When I was going through the UCAS process there were two things that lessened the stress and caused me a bit of relief. The first was the obvious news of knowing that my chosen universities saw me as worthy of an offer. But what was perhaps even more reassuring was finding out that I was eligible for a maintenance grant.
Like the majority of people, the weeks and months leading up to university were filled with financial discussions – how much allowance you would get, how you would pay for your accommodation, what your budget should be etc. But for those of us who are from lower-income backgrounds, the worry was all that bit more prevalent.
After applying for student finance back in the earlier months, I remember thinking of what my plan B would be, should I receive a lower loan than expected. Would I get a part time job around my studies? Would that even suffice? Maybe the best option would be to defer my entry, take a gap year and work, in the hope of saving up some money for the following year. Luckily enough I did get what I expected to in the end.
So you can imagine my horror when the 2015 Budget came out earlier this year in July and claimed that maintenance grants had become “unaffordable” and were going to be replaced by a higher loan.
Whilst the Tories claim this will be giving university students the highest degree of support that has ever been provided, and whilst it’s short term impact may not be as detrimental as simply scrapping the grant, the longer term picture of graduating with a higher amount of debt (up to £59,000 if studying in London) is enough to put many people off even applying to university – I know I would have thought twice.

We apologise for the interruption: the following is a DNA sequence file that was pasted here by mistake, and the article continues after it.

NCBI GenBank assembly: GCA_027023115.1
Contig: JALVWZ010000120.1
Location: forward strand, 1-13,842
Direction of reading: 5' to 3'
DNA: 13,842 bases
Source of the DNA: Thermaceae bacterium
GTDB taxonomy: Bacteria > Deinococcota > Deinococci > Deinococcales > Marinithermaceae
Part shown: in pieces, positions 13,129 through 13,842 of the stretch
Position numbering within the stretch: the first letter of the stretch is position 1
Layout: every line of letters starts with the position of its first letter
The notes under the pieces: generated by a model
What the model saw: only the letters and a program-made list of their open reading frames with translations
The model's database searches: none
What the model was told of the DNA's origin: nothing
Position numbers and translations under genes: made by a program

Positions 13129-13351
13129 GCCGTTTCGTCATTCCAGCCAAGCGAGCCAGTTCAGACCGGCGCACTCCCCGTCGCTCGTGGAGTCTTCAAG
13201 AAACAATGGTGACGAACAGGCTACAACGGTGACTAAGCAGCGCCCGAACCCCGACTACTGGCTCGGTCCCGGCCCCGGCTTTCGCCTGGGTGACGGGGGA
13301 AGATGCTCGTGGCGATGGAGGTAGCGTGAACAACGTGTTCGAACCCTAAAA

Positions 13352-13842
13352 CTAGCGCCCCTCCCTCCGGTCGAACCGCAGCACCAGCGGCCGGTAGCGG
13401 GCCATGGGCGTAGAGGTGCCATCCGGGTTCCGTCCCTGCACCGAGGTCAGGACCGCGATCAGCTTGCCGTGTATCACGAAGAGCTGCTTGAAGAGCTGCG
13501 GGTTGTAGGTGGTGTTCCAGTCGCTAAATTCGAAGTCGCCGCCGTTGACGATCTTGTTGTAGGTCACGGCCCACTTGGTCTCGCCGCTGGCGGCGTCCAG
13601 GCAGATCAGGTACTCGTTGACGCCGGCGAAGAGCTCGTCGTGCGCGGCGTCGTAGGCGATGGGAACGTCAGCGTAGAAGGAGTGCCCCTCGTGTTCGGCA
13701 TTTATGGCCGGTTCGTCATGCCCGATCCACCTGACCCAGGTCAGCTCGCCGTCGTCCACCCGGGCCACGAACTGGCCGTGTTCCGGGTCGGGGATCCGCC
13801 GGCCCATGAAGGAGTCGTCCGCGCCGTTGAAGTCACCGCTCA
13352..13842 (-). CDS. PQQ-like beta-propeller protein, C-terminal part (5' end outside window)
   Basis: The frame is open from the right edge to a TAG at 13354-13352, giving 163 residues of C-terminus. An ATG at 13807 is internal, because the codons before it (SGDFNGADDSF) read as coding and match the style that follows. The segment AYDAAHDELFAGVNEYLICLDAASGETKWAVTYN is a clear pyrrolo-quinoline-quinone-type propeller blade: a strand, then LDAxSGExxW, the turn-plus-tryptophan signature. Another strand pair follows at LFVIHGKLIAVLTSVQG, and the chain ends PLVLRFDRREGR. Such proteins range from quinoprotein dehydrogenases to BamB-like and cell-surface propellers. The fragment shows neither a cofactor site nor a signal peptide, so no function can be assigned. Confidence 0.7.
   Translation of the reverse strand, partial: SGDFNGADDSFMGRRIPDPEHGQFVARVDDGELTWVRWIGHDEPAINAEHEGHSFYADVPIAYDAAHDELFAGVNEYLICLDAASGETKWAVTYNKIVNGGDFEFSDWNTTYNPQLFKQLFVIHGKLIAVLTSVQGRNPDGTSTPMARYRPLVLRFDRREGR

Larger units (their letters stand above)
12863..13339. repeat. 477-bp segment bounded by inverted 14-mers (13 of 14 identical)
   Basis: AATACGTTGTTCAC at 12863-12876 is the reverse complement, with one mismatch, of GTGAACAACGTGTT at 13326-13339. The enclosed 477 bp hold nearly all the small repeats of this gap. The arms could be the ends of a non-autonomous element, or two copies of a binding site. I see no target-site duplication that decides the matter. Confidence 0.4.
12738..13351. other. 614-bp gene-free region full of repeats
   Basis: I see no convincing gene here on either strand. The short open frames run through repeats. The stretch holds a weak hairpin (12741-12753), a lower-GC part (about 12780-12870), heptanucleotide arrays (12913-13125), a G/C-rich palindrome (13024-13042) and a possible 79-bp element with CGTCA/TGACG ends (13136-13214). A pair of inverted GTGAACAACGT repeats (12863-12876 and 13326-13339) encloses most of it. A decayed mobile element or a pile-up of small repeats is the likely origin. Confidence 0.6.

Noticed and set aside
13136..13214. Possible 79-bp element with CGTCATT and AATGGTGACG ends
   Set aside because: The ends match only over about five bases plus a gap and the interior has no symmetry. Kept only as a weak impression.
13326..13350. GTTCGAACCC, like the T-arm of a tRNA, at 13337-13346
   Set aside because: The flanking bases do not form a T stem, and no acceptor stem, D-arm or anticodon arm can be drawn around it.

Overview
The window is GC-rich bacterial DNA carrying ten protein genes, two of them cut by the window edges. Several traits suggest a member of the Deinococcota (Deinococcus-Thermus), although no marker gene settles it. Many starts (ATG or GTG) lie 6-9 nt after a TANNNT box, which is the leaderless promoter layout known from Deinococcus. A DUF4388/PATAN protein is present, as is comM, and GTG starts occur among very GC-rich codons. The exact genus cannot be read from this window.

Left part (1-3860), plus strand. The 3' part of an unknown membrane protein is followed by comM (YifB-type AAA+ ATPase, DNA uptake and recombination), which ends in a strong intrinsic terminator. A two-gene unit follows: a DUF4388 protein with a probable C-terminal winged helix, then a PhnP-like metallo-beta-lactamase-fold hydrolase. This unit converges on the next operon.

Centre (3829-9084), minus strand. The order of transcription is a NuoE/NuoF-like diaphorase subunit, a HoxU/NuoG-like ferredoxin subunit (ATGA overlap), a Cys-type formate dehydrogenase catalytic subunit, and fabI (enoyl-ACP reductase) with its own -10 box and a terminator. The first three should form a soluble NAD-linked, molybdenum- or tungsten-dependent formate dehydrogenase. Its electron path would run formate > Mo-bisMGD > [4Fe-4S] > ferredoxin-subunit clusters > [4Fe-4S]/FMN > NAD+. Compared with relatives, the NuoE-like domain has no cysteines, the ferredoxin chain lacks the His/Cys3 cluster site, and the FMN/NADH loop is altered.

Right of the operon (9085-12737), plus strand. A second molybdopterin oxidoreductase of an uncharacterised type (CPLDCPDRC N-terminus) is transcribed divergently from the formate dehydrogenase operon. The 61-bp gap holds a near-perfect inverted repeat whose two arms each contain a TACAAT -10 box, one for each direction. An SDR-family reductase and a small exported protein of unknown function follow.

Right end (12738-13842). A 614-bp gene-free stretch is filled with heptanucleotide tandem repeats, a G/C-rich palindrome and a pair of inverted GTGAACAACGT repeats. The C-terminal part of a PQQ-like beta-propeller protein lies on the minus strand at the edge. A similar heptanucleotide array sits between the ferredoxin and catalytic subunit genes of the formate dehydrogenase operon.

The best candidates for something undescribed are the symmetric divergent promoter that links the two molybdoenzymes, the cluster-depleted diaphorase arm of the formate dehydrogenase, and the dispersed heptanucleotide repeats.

An NUS report released soon after the Budget showed that 35% of students in receipt of a maintenance grant would not have chosen to go to university without it which is a staggering amount. This is even more important considering University Minister, Greg Clark, stated that the Tories are aiming to “ensure that there is a place at university for all those that have the aspiration and capability.”
Yes the number of places might be increasing, and yes the higher loan does provide short term help but honestly, if anything, what the budget is really doing is pulling the ladder away from the feet those who need it the most.
More than anything, scrapping the grants is discouraging. With the grant, those who felt like they couldn’t otherwise afford university had a degree of support to fall back on and the semblance of being somewhere they actually belonged. Without it, the ever-rising costs of university life will be too much for some.
A petition, supported by the Green Party, is currently underway with over 45,000 signatures to oppose this change. Hopefully support for it will grow and lower income students will be able to #keepthegrants.
Photography by Yasmeen Frasso